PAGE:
Untying Development’s Straightjacket: Masculinities, Sexualities and Social Change
If development really did justice to the diversity of people’s social and sexual identities, livelihoods and living arrangements, how would it be different to the approaches we see today? What would be done differently? How can practitioners, activists, academics and policy actors concerned with challenging and changing oppressing gender and sexual norms work together to loosen development’s “straightjacket”? What is needed – in terms of knowledge, skills, practices, alliances – to enable those who seek to bring about positive social change to address the violence and oppression that development policies and practice may implicitly sustain because of a failure to recognise or engage with those who do not conform to taken-for-granted norms, and work together to make the world a fairer place?
PLRI members are attending a four-day symposium in Cape Town from the 18-22 September, which will bring together theorists, researchers, activists, policy actors and practitioners working on gender and development, men and masculinities, HIV prevention, gender violence and sexual rights. It will be convened as a collaborative initiative involving a number of programmes co-ordinated by the Institute of Development Studies in the UK – Participation and Development Relations, Sexuality and Development, Pathways of Women’s Empowerment, HIV and Development – in partnership with Sexuality Studies at York University in Canada, the Dissident Men Programme, UNDP and UNAIDS.The focus of the symposium will be both on addressing the limits to thinking and the limits of practice, and on finding ways towards greater recognition of sexual and gender diversity, and more active engagement in addressing the oppressive effects of dominant norms about gender and sexuality. By stimulating dialogue across fields and communities of practice, the symposium will seek to catalyse exchanges that can generate new networks, ideas, connections and opportunities for collaboration.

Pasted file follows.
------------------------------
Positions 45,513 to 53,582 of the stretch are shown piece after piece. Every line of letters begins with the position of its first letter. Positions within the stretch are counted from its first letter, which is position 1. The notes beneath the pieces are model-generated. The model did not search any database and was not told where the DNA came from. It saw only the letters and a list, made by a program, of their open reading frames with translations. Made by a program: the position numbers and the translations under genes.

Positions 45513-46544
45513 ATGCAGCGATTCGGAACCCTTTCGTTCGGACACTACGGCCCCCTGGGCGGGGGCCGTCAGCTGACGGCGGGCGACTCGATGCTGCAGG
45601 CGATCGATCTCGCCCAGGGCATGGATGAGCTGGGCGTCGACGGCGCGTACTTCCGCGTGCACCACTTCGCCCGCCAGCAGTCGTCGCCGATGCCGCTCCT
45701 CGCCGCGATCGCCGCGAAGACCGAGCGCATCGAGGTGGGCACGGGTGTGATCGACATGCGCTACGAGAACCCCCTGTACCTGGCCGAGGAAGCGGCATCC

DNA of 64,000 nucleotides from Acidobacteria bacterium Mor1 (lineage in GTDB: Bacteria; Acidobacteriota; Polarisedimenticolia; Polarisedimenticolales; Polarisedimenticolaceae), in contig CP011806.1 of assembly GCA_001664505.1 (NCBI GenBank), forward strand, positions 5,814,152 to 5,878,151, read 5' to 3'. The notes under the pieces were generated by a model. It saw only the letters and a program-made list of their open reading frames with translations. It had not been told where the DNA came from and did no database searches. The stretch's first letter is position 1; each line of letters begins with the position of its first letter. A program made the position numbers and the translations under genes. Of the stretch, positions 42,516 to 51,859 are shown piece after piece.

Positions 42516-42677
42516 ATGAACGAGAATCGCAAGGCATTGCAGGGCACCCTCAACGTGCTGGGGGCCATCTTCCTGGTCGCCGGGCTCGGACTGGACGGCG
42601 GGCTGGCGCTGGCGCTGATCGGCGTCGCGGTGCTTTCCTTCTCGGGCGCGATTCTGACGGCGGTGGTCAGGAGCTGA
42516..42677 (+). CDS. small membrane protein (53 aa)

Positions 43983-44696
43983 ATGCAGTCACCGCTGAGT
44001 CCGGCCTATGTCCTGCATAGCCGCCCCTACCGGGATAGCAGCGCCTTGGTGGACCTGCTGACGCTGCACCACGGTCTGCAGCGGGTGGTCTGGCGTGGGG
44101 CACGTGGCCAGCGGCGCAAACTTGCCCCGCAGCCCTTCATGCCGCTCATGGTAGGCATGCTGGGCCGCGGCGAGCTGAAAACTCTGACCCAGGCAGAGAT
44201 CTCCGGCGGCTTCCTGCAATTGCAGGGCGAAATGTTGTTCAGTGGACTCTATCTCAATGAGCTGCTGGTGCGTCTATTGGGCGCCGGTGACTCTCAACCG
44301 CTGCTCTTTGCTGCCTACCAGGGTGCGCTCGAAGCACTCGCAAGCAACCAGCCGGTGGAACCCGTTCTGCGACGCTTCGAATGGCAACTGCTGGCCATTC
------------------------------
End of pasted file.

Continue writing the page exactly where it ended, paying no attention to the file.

Three key questions will guide this dialogue:
- How are binary ideologies of gender and sexuality being produced and subverted by social, economic and political institutions operating nationally and trans-nationally? And how do these ideologies shape the implicit and explicit assumptions that are made about the gender and sexualities of those in whose name and for whose purported benefit development organizations operate? What are the consequences for those who do and who do not conform to the norm?
- To what extent have existing development interventions seeking greater justice and equality – such as those associated with Gender and Development, the Men and Masculinities field, Rights-Based Development, empowerment and participation – served to challenge or reinforce these assumptions and their consequences?
- How can development policies, programme and practices be refashioned so as to actively address the harmful effects of oppressive norms of gender and sexuality? What has worked to do this and what can be learnt from it? And what is needed, concretely, if we are to untie development’s straightjacket and pursue ways of doing development and HIV/AIDS work that can be both more just and respectful of diversity and difference and more effective at transforming oppressive structures and relations of power?
The symposium will be organized so as to make maximum use of the opportunities for dialogue, debate and exchange of experience. The number of places at the symposium will be limited so as to ensure in-depth discussion and exchange. All participants will be asked to address one or more of these questions by contributing a short paper based on activist and/or practitioner experience, empirical research or thinkpieces addressing conceptual issues. These will be circulated prior to the symposium, and provide one of the inputs for structuring the agenda. Bursaries are available to support participants who do not have institutional funding.
If you would like to attend and or any enquiries concerning logistics, visas etc., please complete the attached application form and return it to Stephen Wood at firstname.lastname@example.org. For any other enquiries, please contact Andrea Cornwall on email@example.com.
Entry filed under: gender and sexuality, health, HIV and AIDS, human rights and law, research. Tags: development, diversity, gender, HIV, IDS, Institute of Development Studies, masculinity, oppression, Pathways of Women's Empowerment, rights, sexual rights, sexuality, UNAIDS, UNDP, violence.